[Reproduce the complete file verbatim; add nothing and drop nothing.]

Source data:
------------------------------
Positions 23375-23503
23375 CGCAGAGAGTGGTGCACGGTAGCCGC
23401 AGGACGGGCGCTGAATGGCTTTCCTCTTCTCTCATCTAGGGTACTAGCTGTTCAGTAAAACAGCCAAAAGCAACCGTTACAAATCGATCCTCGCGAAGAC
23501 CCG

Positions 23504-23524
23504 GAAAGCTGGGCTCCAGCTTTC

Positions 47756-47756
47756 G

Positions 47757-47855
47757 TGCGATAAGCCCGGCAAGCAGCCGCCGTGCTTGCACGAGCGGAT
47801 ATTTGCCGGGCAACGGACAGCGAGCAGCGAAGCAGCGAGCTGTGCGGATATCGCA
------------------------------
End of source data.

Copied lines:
Positions 23375-23503
23375 CGCAGAGAGTGGTGCACGGTAGCCGC
23401 AGGACGGGCGCTGAATGGCTTTCCTCTTCTCTCATCTAGGGTACTAGCTGTTCAGTAAAACAGCCAAAAGCAACCGTTACAAATCGATCCTCGCGAAGAC
23501 CCG

Positions 23504-23524
23504 GAAAGCTGGGCTCCAGCTTTC

Positions 47756-47756
47756 G

Positions 47757-47855
47757 TGCGATAAGCCCGGCAAGCAGCCGCCGTGCTTGCACGAGCGGAT
47801 ATTTGCCGGGCAACGGACAGCGAGCAGCGAAGCAGCGAGCTGTGCGGATATCGCA